The price of motherhood

April 29, 2024 21:59

Recently, an article by a local think tank MWYO on the employment support for young single parents in Hong Kong points out that although nearly 40% of these young people (aged 18 to 34) who do not live with their spouses have postsecondary education, most of them only work part-time. For those holding degrees, 13% of them, in contrast with 6.2% of the entire youth group, only work 17 hours or less per week, so they are unable to enjoy the statutory benefits of continuous employment contracts, such as paid annual leave, medical allowances, and more. The obstacles for single-parent youth to work full-time is the inability to balance work and family care.

Although the article does not mention the ratio of male to female, it can be taken that women make up the majority, which is the so-called "child penalty".

Earlier, three scholars from the London School of Economics and Political Science in the United Kingdom, and Princeton University in the United States analysed the data of 134 countries accounting for 95% of the world’s population, comparing the age, education, marital status of mothers and fathers, with those without children. It is found that missing out or delaying promotions or other career opportunities have limited women's lifetime earnings.

Therefore, it can be defined as the "motherhood penalty".

According to the analysis, 95% of the world's population between the ages of 25 and 54 are in the labour force while the figure of women is only 52%. Parenthood is a watershed with men and women earning similar incomes before this, but then there is a clear and persistent divergence in income after having a child, especially in rich economies.

The "motherhood penalty" refers to a significant decline in women's employment income in the decade after the birth of their first child, with an average of 24% of women leaving their jobs in the first year, 17% still absent from the labour market after five years, and 15% after 10 years.
Some netizens commented that childcare is a wonderful job – if it “didn't increase the risk of poverty” – "In my country, Belgium, women are three times more likely to be at risk of poverty, a risk that is exacerbated by motherhood."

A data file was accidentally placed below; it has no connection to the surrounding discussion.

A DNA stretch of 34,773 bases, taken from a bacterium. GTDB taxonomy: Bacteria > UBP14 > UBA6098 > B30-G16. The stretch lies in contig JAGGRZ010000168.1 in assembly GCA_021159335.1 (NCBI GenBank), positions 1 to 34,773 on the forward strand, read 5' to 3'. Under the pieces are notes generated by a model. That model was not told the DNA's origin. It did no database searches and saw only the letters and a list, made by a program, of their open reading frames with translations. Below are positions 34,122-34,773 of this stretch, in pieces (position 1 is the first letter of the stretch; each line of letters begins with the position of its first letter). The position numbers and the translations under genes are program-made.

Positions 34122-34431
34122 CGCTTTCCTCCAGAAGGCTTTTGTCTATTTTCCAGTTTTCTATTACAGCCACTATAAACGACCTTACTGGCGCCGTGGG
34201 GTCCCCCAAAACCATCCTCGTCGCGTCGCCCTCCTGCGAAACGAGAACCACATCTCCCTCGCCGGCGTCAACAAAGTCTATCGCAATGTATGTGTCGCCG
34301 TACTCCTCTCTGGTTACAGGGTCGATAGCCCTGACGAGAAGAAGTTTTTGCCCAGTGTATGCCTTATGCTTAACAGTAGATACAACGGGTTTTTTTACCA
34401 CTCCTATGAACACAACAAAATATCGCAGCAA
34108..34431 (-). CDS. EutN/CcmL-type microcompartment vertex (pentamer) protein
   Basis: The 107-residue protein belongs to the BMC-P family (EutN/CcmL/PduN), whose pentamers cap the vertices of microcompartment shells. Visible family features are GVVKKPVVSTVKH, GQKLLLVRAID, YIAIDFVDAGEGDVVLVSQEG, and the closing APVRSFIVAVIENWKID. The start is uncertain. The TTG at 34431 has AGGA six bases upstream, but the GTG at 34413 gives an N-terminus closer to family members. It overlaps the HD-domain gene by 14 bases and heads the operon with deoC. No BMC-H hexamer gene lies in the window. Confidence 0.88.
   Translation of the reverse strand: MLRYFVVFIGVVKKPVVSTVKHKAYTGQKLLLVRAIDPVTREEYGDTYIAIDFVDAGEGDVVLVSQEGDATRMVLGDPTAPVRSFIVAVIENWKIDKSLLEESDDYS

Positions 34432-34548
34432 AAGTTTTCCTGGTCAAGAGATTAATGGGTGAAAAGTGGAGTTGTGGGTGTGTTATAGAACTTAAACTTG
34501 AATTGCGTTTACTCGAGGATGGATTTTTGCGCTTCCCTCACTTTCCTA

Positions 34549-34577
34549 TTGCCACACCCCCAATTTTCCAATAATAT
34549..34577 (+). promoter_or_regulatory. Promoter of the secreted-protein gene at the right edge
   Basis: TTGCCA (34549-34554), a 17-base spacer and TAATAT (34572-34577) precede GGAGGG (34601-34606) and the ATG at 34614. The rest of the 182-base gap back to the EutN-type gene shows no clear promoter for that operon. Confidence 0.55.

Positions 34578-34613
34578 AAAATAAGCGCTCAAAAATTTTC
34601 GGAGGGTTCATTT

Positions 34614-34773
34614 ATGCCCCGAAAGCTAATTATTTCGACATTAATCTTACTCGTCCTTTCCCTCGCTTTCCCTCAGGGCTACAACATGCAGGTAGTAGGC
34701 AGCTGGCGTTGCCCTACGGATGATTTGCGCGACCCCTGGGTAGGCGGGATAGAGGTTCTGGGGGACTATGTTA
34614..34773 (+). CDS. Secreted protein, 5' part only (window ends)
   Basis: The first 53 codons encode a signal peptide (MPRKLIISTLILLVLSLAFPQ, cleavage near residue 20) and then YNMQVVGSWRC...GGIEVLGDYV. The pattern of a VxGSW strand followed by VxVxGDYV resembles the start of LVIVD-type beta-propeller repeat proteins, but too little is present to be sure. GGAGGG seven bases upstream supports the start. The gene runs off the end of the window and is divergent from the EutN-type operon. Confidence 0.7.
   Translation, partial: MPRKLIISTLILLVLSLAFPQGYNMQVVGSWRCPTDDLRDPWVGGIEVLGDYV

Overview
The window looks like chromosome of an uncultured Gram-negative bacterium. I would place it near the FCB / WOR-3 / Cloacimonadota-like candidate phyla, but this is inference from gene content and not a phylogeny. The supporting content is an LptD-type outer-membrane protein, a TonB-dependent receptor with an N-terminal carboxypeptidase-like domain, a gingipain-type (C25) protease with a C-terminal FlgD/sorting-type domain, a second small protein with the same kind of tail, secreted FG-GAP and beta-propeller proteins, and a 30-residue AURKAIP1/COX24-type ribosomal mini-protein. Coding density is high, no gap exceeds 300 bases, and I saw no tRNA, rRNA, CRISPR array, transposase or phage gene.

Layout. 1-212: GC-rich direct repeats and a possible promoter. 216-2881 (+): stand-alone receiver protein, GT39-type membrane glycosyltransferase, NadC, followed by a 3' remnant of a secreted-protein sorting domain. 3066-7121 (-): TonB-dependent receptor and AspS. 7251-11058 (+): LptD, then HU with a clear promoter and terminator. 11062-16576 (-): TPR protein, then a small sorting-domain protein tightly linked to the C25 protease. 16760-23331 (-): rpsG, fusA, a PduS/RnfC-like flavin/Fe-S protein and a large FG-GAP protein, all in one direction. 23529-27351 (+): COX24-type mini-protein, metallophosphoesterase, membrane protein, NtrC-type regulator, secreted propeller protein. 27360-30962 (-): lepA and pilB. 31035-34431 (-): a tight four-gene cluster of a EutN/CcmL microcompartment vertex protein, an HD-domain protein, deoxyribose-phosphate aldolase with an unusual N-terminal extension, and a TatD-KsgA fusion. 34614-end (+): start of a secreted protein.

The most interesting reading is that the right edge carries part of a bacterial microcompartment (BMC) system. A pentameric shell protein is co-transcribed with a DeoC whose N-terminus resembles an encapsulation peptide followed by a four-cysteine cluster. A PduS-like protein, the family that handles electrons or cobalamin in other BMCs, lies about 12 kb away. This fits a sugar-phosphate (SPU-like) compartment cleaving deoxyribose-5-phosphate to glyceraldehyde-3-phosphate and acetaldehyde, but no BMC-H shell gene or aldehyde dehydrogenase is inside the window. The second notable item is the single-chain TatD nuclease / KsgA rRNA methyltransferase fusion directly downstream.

The International Labour Organization, a United Nations agency, estimated that in 2018, over 600 million working-age women across the world were unable to work because of need to take care of family, compared with 41 million men.

Therefore, childcare service is key to mitigating the “motherhood penalty".

A local researcher compares community babysitting services in Taiwan and Hong Kong, and found the former performs much better. According to government information, volunteers working as home-based child carers help to take care of young children in the neighbourhood. But Hong Kong is lagging far behind in terms of professional training, childcare settings, regulation and financial support. For example, in Taiwan, a minimum of 126 hours of courses are required for child carer qualifications while Hong Kong is now proposing to increase training to 14 hours only. Regarding the monthly fee, parents in Taiwan only need to pay NT$5,000 (about HK1,250), less than 30% of Hong Kong's due to government subsidies.

Many families in Hong Kong are unable to afford a foreign domestic helper, so in order to enable women, especially single-parent youths to re-enter the workforce and improve their lives, the government should strengthen its employment supporting policies in childcare and flexible work.

Adjunct Professor, Department of Computer Science, Faculty of Engineering; Department of Geography, Faculty of Social Sciences; and Faculty of Architecture, The University of Hong Kong